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Investing can be a little intimidating for people who are new to it. But it’s a means to getting things you want. There may be aspects that are unsettling. But, like rides at an amusement park, the scary part is always temporary. And the end result is so worth it! That should be comforting to first-time investors.

There’s so Much to do – Make a List

Remember when you were a kid and you ran through the entrance to the amusement park? There was no plan, you just figured that running would assure that you’d experience everything in one visit.

This is a good starting point for considering your investments. Before you run off and start throwing a bunch of money at the latest hot performing mutual fund or meme ETF, you really need a plan.

Your plan can be simple, like: you want to save for retirement or you want to pay for your children’s college educations. You just need enough detail to match the timing of your goals to the investment horizons of the securities used to finance them.

The Ball Toss Game and Investment Horizon

Investment horizon is the time it takes an investment to reach its full potential. Generally, you’ll want that to happen at about the time you expect you’ll need the money. Think about investment horizon like the ball toss game at the amusement park.

The cups are laid out so that some of them are closer to you than others. Think of the cups as buckets to hold investments you’ll use to accomplish your various financial goals.

Some goals will happen pretty soon. This bucket may hold short-term investments. Mid-term goals are in another bucket that may hold intermediate-term investments. Long-term goals are in the bucket farthest away. Long-term investments may work just fine here.

Bumper Cars, Roller Coasters and Risk Tolerance

The bumper car ride is a lot less dangerous than the roller coaster. If you’re afraid of risk, ride the bumper cars. If risk doesn’t bother you, hop on the roller coaster.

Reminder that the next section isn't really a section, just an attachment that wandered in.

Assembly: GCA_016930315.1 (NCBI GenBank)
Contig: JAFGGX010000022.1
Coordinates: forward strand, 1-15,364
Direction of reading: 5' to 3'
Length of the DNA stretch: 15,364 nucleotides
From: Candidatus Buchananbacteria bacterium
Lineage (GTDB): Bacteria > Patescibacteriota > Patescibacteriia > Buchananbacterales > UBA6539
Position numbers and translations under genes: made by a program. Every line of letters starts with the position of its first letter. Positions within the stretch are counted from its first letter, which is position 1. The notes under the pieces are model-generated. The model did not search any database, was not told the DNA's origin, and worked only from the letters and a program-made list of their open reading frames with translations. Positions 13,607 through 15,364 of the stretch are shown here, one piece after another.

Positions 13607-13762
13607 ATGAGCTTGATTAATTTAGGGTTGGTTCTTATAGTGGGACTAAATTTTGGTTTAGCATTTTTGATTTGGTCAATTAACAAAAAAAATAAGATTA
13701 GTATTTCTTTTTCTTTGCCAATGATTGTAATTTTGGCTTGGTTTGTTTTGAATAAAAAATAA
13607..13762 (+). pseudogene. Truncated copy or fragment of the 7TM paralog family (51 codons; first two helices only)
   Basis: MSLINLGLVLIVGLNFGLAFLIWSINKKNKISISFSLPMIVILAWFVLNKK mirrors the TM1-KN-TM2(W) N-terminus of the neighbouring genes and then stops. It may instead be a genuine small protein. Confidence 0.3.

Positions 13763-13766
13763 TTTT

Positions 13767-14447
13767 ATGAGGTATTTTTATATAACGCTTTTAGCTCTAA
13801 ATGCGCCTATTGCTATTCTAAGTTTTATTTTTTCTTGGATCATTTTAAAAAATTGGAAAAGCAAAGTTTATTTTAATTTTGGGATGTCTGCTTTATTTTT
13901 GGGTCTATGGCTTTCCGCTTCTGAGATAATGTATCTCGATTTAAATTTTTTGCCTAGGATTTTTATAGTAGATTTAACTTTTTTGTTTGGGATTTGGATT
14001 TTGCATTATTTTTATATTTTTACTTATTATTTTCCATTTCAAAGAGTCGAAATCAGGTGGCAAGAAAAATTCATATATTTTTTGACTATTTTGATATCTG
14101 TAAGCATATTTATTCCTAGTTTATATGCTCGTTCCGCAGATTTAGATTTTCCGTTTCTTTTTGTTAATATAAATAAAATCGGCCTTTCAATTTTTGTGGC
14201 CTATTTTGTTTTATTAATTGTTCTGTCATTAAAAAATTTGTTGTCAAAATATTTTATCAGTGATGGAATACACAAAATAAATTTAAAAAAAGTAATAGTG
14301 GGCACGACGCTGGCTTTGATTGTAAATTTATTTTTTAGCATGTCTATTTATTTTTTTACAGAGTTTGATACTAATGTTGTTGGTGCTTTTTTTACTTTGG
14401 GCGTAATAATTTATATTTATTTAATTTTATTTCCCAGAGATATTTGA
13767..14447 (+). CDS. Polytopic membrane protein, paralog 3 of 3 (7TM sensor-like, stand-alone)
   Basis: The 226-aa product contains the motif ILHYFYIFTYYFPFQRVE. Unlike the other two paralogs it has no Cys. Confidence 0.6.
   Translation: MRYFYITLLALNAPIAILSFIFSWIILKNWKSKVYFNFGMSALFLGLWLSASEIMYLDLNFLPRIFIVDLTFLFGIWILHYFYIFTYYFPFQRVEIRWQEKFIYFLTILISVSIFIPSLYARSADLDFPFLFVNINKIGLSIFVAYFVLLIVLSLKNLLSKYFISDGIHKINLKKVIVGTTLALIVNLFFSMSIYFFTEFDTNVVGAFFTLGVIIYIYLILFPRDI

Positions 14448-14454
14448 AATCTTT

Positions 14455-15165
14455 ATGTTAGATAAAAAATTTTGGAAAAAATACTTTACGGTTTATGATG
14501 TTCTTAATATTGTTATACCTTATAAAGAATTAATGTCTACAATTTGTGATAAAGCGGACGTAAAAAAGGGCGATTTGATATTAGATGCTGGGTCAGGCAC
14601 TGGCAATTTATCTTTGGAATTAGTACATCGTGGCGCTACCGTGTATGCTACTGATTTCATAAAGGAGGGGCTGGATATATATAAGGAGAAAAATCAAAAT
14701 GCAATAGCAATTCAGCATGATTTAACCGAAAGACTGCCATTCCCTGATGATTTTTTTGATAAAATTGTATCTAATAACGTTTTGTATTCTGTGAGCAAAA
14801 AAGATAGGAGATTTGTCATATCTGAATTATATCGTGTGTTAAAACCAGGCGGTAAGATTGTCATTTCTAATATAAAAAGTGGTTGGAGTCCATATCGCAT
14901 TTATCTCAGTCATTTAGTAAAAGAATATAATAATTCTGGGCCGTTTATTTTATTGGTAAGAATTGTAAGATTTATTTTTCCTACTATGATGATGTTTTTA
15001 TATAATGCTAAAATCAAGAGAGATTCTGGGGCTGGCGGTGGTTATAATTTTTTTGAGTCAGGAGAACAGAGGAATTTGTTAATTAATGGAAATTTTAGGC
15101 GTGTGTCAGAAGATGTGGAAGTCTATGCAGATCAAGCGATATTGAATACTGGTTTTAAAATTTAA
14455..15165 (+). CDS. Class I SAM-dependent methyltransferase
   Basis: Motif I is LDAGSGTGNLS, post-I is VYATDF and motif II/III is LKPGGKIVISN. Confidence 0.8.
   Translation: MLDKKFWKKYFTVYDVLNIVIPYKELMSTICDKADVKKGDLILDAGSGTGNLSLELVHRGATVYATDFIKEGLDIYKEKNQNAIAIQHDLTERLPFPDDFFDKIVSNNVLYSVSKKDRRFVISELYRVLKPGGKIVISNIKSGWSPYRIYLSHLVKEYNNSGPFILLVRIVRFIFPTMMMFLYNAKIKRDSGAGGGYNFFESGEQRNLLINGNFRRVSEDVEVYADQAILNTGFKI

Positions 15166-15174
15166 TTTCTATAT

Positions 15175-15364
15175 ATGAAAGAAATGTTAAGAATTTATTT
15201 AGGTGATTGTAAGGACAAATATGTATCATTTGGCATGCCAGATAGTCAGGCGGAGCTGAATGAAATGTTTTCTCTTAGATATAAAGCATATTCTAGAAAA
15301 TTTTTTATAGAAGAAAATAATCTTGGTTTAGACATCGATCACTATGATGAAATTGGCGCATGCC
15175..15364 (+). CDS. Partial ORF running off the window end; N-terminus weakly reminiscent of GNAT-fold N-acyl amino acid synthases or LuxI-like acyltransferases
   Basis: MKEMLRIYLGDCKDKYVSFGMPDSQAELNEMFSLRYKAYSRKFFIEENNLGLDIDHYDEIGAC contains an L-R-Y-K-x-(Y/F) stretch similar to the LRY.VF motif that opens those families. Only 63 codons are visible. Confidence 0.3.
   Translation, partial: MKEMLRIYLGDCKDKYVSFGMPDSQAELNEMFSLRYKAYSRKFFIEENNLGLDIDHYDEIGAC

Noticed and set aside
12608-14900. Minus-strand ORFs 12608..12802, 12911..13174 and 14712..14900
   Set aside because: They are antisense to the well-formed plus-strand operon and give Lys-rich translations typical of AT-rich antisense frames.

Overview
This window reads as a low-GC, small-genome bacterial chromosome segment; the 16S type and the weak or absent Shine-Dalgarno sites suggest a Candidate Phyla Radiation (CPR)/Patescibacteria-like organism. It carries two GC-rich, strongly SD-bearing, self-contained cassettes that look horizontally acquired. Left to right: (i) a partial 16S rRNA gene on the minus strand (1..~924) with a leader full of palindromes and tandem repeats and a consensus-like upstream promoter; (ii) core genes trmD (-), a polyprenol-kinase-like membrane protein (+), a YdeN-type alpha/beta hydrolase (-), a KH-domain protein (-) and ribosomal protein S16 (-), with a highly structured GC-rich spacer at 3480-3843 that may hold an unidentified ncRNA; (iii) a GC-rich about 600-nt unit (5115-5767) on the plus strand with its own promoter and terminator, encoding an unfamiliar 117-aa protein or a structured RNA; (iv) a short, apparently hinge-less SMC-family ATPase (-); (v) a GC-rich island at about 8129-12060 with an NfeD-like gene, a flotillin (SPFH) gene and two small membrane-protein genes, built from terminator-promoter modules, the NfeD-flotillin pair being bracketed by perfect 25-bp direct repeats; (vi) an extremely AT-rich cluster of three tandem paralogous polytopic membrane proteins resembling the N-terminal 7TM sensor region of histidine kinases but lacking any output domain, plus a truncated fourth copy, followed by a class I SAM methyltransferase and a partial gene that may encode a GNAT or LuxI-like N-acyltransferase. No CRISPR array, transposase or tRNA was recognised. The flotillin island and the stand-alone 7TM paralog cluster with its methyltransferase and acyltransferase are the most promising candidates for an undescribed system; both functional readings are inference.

Risk is also part of investing. Coincidentally, risk is closely related to investment horizon. The longer an investment takes to reach its full potential, the riskier it’s likely to be. Risk is also closely related to expected return. The riskier an investment is, the higher the return it’s likely to deliver over time.

So, financing long-term goals with risky assets is probably appropriate. Intermediate goals might be financed with a mix of risky and not-so-risky assets. And short-term goals – especially really important ones – might only be financed with things that don’t have a lot of investment risk.

Mix Things up – Asset Allocation and Diversification

Now, some people want the thrill of the roller coaster with the relative safety of the bumper car. Enter the tilt-a-whirl, a relatively tame combination of spinning and gyration that never leaves the ground.

Like the tilt-a-whirl, an investment portfolio can be configured to reduce risk without eliminating performance. There are a couple ways to do this.

The first is to combine risky and less-risky assets, like stocks and bonds. Blending can create portfolios with risk and return parameters tailored to your unique requirements. This is called “asset allocation.”

The other way to reduce investment risk takes each asset class in the portfolio and spreads the dollars among the securities (e.g., stocks and bonds) of many different companies or bond issuers. This is called “diversification.”

Time Flies When You’re Having fun…and Investing

When you’re a kid, there’s never enough time at the amusement park. But time goes by just as fast for first-time investors too. That’s why starting the process now is so important.

And we can help. We’re available 7:30am to 8:00pm (CT) Monday-Friday.

Call us at (800) 235-8396.

Serving with purpose

We are proud to serve your investment needs. Our Member Service Representatives are available to provide portfolio planning, college savings services and general investment guidance. Please contact us. We’re here to help you find the right investment solutions for you, your family and your future.

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Connect with Victory Capital

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